If you are laying out text with narrow columns, using full justification without hyphenation is unlikely to result in an attractive document. Very narrow columns are most commonly the result of wrapping text around images. Consider the following unhyphenated and fully justified example:

Unhyphenated Fully Justified Text

Unhyphenated Fully Justified Text

Pretty ugly, right?

Compare that to a hyphenated version:

Hyphenated Fully Justified Text

Hyphenated Fully Justified Text

The hyphenated example above is still not perfect, but I suspect most readers will agree with me that it looks better than the unhyphenated example. These cases were created with a standard word processor (Mac Pages) by a person who is not a layout expert (me). A professional using real typesetting or layout software could undoubtedly do much better.

Many people prefer fully justified text, because it provides a veneer of profesionalism (since most books use fully justified text). However, fully justified is not the only option. Ragged text is a totally legitimate alternative. Ragged vs. hyphenated-and-fully-justified is a taste thing, but full justification without hyphenation (especially in a context of narrow columns, as shown here) should probably just be avoided.

Given that I have found myself giving this feedback several times now, I figured it merited a page that I could just reference. (And now you can too, if you come across egregious layouts and agree with my document aesthetics.)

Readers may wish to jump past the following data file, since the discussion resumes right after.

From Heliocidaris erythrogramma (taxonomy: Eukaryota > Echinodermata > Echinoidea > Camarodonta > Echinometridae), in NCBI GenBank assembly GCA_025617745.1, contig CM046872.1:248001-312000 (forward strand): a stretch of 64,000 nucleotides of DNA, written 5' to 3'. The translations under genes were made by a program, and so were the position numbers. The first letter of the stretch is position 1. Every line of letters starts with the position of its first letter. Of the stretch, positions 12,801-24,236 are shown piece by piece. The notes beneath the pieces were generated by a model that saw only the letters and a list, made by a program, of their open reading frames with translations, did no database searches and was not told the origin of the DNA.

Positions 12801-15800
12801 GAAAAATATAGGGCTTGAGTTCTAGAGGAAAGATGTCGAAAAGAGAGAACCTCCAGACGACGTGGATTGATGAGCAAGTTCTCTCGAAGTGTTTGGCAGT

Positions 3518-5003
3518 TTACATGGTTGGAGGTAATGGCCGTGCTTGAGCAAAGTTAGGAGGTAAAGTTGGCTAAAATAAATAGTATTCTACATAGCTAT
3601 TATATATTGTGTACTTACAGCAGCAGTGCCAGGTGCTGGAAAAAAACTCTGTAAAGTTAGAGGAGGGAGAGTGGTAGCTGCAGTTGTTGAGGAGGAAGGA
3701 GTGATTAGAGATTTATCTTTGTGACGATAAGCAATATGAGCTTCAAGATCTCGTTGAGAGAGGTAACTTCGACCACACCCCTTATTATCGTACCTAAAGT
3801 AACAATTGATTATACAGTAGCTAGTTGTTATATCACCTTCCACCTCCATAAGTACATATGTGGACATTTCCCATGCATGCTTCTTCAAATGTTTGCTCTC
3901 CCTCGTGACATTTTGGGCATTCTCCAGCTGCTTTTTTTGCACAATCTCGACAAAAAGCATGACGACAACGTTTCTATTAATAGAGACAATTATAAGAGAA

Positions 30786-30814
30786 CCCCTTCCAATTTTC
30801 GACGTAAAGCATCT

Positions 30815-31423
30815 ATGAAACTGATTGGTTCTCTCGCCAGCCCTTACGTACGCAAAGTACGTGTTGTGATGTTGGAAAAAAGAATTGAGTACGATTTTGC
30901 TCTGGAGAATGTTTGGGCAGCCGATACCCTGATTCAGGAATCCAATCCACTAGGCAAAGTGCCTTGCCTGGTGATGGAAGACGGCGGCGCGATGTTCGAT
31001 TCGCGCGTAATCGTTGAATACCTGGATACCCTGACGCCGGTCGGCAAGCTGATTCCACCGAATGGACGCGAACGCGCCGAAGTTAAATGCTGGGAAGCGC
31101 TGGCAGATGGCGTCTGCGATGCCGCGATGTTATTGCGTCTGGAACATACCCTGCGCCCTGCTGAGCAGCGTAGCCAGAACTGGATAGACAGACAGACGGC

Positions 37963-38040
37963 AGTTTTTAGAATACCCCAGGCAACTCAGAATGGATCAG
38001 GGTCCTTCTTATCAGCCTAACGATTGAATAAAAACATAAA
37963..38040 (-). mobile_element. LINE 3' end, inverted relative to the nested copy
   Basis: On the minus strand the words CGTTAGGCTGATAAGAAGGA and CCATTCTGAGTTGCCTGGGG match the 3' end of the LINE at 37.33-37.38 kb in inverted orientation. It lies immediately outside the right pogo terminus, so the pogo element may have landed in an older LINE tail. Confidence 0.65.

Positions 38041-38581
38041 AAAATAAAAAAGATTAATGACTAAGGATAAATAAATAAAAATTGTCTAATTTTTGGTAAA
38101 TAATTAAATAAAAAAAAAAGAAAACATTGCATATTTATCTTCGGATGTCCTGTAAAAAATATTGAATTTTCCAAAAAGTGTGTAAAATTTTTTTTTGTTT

Ragged right example

Ragged Right Example

Example images and text taken from the Wikipedia page on Necromancy:


5 thoughts on “Hyphenation

  1. ramanan

    You can drop the “probably” in this sentence: “… full justification without hyphenation (especially in a context of narrow columns, as shown here) should probably just be avoided.” I don’t think there is ever any good reason to justify text if its also not being hyphenated properly. It’s all the more terrible when you see people doing it in narrow columns.

  2. André Rodrigues

    I admit to hyphenating manually only in sentences where justification leaves a ridiculously huge space between words. But thanks to this article I just tried automatic hyphenation in Word and it is really easy and seems to work quite well.

    Interestingly, I recall delivering a paper back in high school (some 11 years ago) and being told by the teacher and some classmates that justification “looks much better and more professional” than align left… then again, there was a time when all school papers had the title written in Wordart…


Leave a Reply